Gone are the days when you relied on one computer to get all of your work done. Also gone? The days when you shared information with people on paper. Today, it's all digital. Whether you need to get information synced across multiple devices or simply want to share files with friends and family, there's an app that can help.
Send Anywhere is designed to add a bit of security to file sharing. This free app lets you share files directly, device to device, without relying on a cloud service for storage. Send Anywhere works on almost any device you can think of, with apps available for Android, Chrome, iOS, Mac (beta), Windows 8, Windows Phone, and the Web. A Linux version is in the works, too.
To use Send Anywhere, you simply select the files you want to send, add them to your sending list, and select the device with which you'd like to share them. You'll receive a 6-digit key, which you then enter on the receiving device, and the files will automatically be downloaded.
If a device is nearby, Send Anywhere is supposed to recognize it for you, giving you the option to send files to it with just a click of a button--no code required. This feature didn't work reliably in my testing, likely due to the permissions on the iOS device I used for testing, but that wasn't a deal-breaker for me.
Send Anywhere boosts security by allowing recipients to view the files you've sent for only 10 minutes; after that, they disappear. I can see how this would be useful for some types of files, but I was using Send Anywhere to share files I wanted to keep on another device, so I didn't like the fact that they disappeared from the app so quickly. You can get around this by saving the file to your device as soon as it's received--then you'll have it even when it's gone from Send Anywhere's list.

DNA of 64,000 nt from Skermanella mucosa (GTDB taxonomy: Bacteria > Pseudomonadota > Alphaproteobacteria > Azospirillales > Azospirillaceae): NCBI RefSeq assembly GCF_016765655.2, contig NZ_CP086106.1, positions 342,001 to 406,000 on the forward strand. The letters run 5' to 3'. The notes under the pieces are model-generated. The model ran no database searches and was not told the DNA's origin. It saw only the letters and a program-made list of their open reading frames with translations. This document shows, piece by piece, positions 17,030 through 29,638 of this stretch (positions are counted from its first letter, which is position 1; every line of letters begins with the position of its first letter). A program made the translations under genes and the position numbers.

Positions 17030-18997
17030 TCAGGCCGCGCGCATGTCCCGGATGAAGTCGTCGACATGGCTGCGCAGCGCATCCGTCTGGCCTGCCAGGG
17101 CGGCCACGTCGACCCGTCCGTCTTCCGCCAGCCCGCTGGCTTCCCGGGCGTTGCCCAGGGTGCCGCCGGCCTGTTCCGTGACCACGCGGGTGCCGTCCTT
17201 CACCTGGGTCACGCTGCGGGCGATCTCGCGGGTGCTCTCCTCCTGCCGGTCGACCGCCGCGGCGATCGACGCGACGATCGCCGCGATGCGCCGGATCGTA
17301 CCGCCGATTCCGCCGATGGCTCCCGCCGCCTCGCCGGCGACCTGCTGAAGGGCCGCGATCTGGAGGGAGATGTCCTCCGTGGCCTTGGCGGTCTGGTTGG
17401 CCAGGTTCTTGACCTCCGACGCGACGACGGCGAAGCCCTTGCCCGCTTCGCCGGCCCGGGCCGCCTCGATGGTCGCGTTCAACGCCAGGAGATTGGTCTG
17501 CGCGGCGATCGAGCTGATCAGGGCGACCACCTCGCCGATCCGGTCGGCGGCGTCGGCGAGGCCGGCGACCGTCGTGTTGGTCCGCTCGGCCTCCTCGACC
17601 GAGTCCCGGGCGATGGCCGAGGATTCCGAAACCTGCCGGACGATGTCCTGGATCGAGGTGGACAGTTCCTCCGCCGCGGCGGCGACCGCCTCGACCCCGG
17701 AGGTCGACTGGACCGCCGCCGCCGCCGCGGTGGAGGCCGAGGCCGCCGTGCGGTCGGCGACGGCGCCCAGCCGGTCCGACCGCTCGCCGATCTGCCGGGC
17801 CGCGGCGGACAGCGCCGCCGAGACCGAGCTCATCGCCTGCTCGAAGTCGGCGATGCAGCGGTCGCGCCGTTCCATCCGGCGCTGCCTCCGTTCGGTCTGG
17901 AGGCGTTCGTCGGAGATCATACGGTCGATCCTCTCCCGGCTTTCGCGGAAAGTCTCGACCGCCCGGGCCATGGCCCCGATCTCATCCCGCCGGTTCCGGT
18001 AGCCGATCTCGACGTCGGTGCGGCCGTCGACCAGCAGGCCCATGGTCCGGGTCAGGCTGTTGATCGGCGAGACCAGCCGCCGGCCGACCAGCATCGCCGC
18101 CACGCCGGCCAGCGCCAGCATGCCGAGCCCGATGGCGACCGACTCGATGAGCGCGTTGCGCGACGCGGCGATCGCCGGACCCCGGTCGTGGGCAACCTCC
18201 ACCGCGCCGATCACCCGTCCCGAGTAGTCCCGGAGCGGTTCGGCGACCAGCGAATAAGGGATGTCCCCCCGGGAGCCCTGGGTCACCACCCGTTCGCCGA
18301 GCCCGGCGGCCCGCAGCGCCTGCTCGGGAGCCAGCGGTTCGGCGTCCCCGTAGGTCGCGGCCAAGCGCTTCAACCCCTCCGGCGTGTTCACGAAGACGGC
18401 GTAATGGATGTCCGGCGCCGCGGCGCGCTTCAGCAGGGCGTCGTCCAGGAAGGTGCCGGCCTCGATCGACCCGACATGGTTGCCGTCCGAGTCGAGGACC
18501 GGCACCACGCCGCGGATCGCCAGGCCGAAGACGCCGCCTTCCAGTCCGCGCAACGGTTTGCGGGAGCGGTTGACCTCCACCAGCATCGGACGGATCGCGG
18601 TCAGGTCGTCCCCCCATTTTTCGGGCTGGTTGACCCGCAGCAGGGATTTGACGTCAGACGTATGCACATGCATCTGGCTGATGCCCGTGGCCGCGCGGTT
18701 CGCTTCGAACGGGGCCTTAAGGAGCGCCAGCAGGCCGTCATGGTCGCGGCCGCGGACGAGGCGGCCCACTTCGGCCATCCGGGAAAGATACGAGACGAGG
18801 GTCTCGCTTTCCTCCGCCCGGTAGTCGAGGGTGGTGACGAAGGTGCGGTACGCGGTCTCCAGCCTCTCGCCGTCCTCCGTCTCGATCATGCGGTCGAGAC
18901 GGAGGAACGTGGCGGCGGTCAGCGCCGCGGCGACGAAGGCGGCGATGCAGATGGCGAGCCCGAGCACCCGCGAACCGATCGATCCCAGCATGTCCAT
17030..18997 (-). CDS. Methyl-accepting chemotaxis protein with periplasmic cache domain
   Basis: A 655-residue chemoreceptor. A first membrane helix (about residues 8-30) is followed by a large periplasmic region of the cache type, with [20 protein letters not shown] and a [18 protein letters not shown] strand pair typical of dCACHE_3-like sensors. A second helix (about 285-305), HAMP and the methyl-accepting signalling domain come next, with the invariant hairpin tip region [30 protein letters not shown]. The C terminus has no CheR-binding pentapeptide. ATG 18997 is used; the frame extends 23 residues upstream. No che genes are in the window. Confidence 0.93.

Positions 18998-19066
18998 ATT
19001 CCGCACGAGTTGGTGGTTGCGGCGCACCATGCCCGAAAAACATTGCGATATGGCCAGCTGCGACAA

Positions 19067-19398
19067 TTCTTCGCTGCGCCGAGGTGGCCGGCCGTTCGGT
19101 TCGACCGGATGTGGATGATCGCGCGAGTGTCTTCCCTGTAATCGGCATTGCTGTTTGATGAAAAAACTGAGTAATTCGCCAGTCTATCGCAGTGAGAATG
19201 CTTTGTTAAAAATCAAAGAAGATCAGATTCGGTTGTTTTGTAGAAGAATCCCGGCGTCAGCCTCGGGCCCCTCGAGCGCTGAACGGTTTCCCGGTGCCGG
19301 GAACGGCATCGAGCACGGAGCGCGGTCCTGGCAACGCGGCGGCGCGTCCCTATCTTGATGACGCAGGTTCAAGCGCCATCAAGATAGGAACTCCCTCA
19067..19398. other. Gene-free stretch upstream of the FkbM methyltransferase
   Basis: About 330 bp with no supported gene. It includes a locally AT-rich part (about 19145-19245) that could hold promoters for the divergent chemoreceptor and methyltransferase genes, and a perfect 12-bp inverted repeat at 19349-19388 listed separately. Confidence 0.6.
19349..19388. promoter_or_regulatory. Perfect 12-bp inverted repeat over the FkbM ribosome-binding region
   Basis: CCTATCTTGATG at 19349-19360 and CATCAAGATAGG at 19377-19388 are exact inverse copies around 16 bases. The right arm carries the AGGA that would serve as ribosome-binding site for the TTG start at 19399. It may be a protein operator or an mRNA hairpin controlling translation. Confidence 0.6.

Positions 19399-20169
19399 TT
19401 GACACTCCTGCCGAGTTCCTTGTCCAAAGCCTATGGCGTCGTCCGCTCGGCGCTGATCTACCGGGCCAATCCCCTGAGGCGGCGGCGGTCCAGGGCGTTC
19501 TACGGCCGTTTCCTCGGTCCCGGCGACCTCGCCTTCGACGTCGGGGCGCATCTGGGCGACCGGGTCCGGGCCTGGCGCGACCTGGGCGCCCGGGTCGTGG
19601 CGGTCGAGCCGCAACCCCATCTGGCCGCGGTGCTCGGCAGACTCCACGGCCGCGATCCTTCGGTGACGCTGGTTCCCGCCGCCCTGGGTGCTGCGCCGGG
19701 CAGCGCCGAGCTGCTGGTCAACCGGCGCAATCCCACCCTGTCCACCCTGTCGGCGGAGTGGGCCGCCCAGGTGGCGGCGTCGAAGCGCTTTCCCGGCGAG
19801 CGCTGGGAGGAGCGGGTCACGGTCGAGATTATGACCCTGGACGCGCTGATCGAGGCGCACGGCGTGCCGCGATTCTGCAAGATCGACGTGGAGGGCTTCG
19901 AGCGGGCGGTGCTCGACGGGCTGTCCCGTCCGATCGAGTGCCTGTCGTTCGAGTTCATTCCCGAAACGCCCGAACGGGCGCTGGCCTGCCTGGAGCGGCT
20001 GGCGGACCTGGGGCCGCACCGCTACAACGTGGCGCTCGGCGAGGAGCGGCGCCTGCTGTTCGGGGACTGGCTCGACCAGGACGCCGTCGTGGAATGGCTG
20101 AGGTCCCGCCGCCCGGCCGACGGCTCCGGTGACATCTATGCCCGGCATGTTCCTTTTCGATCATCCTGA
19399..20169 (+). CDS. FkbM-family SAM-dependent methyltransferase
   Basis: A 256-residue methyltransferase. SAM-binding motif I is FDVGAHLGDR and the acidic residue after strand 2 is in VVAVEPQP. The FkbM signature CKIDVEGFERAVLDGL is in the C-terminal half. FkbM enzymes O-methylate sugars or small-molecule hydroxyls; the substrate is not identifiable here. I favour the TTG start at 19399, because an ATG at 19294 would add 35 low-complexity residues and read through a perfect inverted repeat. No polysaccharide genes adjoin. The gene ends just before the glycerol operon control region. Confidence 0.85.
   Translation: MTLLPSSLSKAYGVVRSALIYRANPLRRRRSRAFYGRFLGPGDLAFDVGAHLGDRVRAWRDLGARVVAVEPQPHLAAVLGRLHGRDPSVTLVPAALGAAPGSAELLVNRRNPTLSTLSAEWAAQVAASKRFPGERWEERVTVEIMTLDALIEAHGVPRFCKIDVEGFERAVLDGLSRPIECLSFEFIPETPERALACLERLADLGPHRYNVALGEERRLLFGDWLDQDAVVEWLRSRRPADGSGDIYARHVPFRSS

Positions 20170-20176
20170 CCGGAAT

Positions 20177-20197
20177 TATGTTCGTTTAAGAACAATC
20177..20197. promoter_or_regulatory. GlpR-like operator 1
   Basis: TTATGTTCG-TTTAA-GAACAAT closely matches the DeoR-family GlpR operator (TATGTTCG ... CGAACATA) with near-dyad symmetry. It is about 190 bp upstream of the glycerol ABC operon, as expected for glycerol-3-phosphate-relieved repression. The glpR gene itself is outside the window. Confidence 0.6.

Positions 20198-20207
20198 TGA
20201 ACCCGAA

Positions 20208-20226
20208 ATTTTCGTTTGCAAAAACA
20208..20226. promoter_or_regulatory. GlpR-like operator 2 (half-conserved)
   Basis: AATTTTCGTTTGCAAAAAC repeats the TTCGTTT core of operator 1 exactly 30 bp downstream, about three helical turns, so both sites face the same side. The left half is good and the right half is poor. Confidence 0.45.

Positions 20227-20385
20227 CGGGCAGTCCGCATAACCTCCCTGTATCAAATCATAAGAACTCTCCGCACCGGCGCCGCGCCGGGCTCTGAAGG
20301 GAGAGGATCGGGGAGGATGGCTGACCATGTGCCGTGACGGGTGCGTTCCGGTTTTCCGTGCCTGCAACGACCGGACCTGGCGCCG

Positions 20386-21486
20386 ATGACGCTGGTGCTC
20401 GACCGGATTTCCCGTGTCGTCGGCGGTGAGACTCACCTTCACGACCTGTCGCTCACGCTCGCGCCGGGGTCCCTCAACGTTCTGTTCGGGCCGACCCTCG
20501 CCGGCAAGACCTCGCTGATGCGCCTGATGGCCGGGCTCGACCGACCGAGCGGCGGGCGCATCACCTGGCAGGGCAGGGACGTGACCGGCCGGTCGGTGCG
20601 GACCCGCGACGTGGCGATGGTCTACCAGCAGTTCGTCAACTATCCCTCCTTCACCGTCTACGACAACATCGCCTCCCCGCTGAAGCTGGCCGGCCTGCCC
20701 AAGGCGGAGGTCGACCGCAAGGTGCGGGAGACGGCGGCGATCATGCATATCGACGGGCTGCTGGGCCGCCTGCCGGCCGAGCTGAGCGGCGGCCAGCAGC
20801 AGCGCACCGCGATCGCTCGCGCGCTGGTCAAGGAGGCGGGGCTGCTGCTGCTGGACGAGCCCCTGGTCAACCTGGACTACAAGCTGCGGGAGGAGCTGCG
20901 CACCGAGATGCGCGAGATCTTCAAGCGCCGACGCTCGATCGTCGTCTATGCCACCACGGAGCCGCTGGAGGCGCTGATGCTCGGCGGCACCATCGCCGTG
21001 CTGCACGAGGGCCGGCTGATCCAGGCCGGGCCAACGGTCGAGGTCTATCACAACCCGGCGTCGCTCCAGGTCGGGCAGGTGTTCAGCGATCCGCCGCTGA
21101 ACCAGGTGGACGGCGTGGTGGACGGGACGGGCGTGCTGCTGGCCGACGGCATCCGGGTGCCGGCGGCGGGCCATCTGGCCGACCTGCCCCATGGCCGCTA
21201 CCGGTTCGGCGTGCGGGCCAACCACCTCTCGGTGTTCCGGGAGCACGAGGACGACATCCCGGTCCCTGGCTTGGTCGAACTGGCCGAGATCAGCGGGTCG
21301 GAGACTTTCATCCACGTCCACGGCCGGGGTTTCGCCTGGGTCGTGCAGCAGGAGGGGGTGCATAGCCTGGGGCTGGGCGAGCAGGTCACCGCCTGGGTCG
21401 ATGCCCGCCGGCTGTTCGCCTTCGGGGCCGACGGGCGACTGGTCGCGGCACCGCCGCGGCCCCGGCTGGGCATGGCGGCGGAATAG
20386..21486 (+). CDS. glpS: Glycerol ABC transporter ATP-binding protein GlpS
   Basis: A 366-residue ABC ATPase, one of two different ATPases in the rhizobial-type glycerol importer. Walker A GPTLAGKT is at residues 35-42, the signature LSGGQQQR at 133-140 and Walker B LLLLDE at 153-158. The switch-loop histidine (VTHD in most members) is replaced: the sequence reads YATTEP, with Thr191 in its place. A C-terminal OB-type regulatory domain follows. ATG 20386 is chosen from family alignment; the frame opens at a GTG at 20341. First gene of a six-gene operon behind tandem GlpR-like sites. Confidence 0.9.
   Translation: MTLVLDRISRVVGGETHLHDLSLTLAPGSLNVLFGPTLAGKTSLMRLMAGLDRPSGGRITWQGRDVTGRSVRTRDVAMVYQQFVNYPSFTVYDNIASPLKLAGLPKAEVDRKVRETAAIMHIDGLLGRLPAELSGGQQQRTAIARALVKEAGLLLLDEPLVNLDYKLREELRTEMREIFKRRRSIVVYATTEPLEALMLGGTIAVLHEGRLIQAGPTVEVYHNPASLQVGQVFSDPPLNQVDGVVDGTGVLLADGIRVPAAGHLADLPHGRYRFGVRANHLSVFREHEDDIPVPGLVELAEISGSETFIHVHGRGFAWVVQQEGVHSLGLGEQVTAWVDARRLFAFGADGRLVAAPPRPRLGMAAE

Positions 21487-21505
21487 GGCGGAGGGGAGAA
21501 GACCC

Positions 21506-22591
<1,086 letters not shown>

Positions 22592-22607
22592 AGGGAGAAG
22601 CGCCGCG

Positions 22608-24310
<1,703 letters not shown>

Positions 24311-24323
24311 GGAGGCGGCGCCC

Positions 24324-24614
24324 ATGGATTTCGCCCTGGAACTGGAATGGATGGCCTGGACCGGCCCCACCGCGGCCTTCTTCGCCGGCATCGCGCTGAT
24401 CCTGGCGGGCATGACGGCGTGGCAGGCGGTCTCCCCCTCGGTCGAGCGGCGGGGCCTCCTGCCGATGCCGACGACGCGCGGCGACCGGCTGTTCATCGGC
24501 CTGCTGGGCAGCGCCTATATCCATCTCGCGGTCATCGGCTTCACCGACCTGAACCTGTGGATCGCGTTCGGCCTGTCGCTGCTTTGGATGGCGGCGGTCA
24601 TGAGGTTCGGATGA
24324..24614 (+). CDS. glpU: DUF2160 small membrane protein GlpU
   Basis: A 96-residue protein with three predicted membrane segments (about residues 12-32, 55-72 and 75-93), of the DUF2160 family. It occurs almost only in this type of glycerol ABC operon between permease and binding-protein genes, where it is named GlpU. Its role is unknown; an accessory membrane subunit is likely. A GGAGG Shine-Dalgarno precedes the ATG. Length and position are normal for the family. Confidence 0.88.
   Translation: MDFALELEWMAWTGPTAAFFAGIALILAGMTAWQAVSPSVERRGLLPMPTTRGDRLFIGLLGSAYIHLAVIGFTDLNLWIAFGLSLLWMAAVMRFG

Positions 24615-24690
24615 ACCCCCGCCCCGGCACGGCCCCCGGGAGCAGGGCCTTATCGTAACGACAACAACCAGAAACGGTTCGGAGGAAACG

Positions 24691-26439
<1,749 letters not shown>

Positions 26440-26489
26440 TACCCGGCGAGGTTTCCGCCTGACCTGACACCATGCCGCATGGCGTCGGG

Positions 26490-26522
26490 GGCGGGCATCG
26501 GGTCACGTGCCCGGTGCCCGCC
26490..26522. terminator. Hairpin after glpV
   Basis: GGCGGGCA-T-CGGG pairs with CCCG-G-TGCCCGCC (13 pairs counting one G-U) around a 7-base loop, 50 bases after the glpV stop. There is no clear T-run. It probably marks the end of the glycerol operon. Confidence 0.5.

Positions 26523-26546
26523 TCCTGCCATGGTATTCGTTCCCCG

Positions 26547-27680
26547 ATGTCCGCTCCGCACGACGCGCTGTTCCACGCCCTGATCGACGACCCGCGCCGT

iFiles bills itself as a file manager, viewer, editor and more. Part of that 'more' includes sharing features that aren't as streamlined as those offered by Send Anywhere, but will likely prove very useful nonetheless.
iFiles is, at its heart, a file manager for your iOS device. It creates a system of folders to which you can easily add files so they're all collected in one place. Desktop computer users who have bemoaned the lack of folder-based storage system on iOS will appreciate this feature alone.
To justify its $3.99 price tag, however, iFiles has to do more--and it does. Its sharing features allow you to transfer files directly from your desktop computer using a secure Web link. Enter it in your browser and you can access the same iFiles folder system you'll see on your portable device. From your computer, you can easily send files to folders on iFiles, or transfer files over to your PC. The transfer process can be slow, and the Web version doesn't have the same document viewer features that you'll find on the iOS app, which allows you to view photos, documents, PDFs, and more within the app.
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